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6th january,2013 oryza global rice e newsletter by riceplus magazine


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6th january,2013 oryza global rice e newsletter by riceplus magazine

  1. 1. 6th January , 2014 Daily Rice E-Newsletter by Rice Plus Magazine News and R&D Section Cell # 92 321 369 2874
  2. 2. Share developments in RICE and allied sectors, Promote the Concept of Knowledge Economy Dear Sir/Madam, YOUR IDEA has a great worth---JUST share it through RICE PLUS 10000+ stakeholders of rice industry read & apply various ideas and analysis written by the authors. Be the part of Rice plus authors Visit:, Daily Rice E-Newsletter by Rice Plus Magazine News and R&D Section Cell # 92 321 369 2874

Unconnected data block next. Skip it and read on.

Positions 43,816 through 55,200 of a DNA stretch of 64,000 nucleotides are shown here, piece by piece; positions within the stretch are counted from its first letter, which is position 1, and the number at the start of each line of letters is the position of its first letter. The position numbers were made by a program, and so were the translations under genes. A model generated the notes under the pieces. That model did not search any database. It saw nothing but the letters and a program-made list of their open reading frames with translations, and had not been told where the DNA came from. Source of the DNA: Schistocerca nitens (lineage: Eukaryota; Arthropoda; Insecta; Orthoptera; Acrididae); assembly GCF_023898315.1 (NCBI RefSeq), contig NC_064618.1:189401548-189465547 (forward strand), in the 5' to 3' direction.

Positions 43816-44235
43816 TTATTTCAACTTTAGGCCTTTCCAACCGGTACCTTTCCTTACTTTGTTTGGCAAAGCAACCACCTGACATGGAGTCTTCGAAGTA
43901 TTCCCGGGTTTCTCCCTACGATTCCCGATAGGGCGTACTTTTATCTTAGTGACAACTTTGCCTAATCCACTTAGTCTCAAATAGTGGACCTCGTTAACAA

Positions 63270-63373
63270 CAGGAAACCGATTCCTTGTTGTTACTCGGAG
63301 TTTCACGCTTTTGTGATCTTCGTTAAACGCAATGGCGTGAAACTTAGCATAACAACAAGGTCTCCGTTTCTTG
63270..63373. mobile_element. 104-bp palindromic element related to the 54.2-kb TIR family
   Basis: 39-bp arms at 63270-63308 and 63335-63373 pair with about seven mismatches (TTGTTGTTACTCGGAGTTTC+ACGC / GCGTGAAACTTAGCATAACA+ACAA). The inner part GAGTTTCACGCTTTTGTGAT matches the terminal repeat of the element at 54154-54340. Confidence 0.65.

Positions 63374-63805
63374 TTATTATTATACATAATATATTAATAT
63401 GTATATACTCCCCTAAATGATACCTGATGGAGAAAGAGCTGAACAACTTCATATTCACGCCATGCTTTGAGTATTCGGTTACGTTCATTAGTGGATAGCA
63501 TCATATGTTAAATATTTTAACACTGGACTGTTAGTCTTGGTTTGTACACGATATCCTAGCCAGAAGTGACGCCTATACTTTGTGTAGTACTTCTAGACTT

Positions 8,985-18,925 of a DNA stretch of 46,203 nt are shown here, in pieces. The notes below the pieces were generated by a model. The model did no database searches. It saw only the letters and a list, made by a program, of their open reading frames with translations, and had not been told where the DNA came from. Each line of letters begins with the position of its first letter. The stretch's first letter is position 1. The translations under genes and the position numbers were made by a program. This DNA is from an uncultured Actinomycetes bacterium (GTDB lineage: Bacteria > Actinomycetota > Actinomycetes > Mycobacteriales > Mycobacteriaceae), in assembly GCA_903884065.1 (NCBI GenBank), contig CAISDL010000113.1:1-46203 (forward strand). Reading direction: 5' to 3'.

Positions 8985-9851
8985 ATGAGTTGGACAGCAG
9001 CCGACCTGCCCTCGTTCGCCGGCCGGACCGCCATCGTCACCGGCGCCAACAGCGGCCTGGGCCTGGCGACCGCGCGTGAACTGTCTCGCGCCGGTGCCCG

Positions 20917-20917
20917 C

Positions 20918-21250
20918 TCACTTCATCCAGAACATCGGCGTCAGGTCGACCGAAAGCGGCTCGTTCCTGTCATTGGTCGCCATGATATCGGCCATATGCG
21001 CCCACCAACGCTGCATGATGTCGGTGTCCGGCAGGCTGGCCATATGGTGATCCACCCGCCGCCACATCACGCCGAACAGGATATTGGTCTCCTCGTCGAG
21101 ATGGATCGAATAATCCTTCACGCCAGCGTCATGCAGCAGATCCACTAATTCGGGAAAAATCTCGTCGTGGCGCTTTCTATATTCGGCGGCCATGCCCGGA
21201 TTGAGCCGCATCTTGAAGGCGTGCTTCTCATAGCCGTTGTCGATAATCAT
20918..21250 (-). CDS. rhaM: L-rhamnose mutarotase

3. 3. TOP Contents - Tailored for YOU LSU testing use of drones in agriculture Jan. 5, 2014 Charles Malveaux, LSU AgCenter research associate, left, explains the capabilities of an unmanned aerial vehicle to personnel at the Rice Research Station. The devices have the potential to aid farmers and crop consultants by scouting fields for pests, and LSU AgCenter researchers are investigating other possible uses for the aircraft. / Bruce Schultz/LSU AgCenter BATON ROUGE — LSU AgCenter researchers are examining the possibility of using unmanned drones to help farmers monitor their crops from the air.―The technology appears to be promising,‖ said AgCenter engineer Randy Price.Price said a drone was used recently to check freeze damage in a sugarcane field by taking aerial photographs.He said the AgCenter hopes to send a drone equipped with a sensor to measure crop Daily Rice E-Newsletter by Rice Plus Magazine News and R&D Section Cell # 92 321 369 2874